Versatile Welshman who fitted in at left back, his preferred position, but could also play at centre-half or in midfield if required.
Signed from Swansea Town in May 1951 as a 15 year old after attending a trial with 40 other boys and was offered a £3 a week apprenticeship. Although he found his way to the left back position barred by Charlie Withers and Arthur Willis, he didn't have to wait long until those two stalwarts had given way and as a 17 year old he was a regular in the side and had upped his earnings to £20 a week, while living in digs near Lincoln Road, Enfield. However, Mel later found Ron Henry as his big competition for the left back spot, but despite all the others wanting to play there, he still made 220 games on the left side of defence.
Spending four seasons in the left back berth after replacing Withers, Hopkins showed good positional sense and a strong, fearless tackle making him one of the most highly regarded full backs in the country. Being a youngster in the side did not phase him, bringing him experience at a time when the team were not doing so well and then shining under the management of Jimmy Anderson and Bill Nicholson before injury struck.
Hopkins broke his nose and upper jaw in November 1959 while playing for Wales in a collision with Scotland's Ian St. John and he was out of the side for two years, during which time Ron Henry took his place in the team. Establishing himself in the team, Mel found it increasingly difficult to displace him when fit again, thus he became the back-up full back on either side of the pitch.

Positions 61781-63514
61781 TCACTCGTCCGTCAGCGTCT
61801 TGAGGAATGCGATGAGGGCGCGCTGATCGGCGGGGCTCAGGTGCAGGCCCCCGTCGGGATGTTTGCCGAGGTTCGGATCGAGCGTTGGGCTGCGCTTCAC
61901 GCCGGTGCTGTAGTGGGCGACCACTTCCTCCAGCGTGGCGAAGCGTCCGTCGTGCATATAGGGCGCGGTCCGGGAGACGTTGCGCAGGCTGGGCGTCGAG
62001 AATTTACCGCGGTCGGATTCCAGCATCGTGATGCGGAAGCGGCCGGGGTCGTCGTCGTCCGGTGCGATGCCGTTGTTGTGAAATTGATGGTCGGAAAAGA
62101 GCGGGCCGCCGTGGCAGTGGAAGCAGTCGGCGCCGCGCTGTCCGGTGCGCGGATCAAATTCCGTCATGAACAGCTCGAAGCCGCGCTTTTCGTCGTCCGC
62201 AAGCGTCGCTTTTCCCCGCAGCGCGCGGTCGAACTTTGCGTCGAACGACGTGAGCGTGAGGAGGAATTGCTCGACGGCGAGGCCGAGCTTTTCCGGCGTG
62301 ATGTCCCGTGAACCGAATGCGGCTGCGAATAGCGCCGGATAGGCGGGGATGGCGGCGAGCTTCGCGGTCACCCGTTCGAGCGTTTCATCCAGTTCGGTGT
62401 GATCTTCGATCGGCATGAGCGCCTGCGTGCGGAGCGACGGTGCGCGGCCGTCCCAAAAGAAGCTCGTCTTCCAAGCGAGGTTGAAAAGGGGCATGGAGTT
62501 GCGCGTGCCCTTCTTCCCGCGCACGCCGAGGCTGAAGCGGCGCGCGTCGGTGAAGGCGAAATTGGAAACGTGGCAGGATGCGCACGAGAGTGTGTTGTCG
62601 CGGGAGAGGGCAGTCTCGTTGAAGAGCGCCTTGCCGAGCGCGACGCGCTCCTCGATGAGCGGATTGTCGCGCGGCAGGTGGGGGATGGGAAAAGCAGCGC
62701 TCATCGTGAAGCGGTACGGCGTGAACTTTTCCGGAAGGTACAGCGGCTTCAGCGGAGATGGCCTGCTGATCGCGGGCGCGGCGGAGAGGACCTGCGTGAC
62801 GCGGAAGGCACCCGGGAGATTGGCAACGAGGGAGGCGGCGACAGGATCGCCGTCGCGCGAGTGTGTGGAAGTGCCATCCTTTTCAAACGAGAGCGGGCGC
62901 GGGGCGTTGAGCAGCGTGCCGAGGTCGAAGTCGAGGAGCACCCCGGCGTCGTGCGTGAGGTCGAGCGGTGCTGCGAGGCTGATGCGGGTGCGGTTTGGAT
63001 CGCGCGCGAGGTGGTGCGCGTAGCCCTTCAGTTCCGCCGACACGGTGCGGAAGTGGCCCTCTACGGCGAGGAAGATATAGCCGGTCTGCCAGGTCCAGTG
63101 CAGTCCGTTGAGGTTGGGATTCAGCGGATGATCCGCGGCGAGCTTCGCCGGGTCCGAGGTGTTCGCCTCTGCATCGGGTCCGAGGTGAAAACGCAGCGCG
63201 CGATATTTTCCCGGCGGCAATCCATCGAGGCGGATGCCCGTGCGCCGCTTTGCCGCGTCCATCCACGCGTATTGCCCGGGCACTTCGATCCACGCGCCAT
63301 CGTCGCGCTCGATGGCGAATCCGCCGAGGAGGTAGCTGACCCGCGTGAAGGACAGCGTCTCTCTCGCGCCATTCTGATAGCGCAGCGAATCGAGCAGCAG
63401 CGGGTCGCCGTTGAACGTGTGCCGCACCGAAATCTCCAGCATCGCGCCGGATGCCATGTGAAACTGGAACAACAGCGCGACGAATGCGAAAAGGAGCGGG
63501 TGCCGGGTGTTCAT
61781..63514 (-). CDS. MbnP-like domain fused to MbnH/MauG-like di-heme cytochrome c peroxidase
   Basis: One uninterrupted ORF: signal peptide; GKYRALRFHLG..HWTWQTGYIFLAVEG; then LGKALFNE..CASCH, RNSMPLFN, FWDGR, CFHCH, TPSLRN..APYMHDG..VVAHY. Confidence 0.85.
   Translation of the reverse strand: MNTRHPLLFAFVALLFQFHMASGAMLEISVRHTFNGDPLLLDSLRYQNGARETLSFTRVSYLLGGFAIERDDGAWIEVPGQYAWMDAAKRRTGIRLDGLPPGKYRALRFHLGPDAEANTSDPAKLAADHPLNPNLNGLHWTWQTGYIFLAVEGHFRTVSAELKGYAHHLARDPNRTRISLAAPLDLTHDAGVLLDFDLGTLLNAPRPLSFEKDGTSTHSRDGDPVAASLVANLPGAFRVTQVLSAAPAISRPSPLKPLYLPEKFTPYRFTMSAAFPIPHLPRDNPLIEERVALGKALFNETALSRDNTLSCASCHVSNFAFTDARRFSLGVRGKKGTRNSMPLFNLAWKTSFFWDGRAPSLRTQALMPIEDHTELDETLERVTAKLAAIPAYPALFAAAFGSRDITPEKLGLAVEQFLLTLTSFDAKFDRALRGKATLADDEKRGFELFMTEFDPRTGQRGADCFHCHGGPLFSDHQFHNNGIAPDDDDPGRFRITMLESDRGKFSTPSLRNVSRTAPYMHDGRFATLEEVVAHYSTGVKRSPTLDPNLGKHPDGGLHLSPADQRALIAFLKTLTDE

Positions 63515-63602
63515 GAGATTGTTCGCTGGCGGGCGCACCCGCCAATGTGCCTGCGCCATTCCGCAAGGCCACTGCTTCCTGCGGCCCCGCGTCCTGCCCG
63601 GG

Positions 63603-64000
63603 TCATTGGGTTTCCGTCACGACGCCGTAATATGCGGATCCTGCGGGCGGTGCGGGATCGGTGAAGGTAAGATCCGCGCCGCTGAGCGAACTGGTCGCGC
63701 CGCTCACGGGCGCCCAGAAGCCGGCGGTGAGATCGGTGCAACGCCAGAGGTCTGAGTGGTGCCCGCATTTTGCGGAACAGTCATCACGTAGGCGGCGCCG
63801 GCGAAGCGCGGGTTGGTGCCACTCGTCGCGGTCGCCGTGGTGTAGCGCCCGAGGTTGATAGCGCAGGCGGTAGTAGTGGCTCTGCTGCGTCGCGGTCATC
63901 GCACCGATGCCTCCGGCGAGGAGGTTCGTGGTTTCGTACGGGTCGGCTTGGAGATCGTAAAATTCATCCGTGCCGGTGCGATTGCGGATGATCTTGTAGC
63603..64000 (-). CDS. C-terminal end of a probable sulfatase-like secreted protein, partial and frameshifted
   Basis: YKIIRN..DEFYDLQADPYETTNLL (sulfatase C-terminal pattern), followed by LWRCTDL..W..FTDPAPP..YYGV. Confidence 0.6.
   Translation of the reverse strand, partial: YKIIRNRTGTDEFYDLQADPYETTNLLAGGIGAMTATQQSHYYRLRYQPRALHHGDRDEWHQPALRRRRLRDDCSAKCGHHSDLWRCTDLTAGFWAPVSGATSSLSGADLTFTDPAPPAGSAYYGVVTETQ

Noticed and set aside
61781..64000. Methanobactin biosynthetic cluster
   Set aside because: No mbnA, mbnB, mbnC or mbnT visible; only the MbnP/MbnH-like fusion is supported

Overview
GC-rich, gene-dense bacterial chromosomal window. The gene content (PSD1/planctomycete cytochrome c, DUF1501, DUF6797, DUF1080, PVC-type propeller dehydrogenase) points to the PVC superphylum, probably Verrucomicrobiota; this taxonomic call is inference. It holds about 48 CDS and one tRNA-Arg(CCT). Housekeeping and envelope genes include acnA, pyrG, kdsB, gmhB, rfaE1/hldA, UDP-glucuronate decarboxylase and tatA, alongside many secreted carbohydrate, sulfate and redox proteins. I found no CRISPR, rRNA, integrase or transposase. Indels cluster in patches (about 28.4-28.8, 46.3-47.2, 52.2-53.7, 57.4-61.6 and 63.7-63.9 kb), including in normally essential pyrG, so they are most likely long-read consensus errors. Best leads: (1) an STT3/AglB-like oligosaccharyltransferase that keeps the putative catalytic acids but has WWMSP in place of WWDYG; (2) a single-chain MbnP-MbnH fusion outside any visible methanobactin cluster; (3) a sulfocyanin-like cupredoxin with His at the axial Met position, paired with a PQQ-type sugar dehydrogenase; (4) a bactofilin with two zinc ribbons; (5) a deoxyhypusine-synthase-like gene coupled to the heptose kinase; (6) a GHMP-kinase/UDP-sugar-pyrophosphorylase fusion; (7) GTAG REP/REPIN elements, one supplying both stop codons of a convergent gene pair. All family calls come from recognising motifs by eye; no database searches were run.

Having already played at the World Cup finals in 1958 with Wales - reaching the quarter finals, Mel was very unlucky to miss out during the Double season, Hopkins stayed with Tottenham and played through to the mid-1960s, before leaving to continue his career with Brighton and Hove Albion, a very short stay at Ballymena United and then ending his playing days with Bradford Park Avenue, who dropped out of the league when they failed to gain re-election at the end of the 1969-70 season.
In the early 1970s, Mel lived at Shoreham-by-Sea and worked as a sports teacher at the Dorothy Stringer Secondary School in Brighton, coached works teams three nights a week and was appointed as Secretary of the Sussex Coaches Association. He was a regular attendee at Spurs home games and worked in the Spurs Legends lounge at the game, as well as other duties as a match-day host.
Mel Hopkins died on 19th October 2010 in a hospice in Worthing following illness.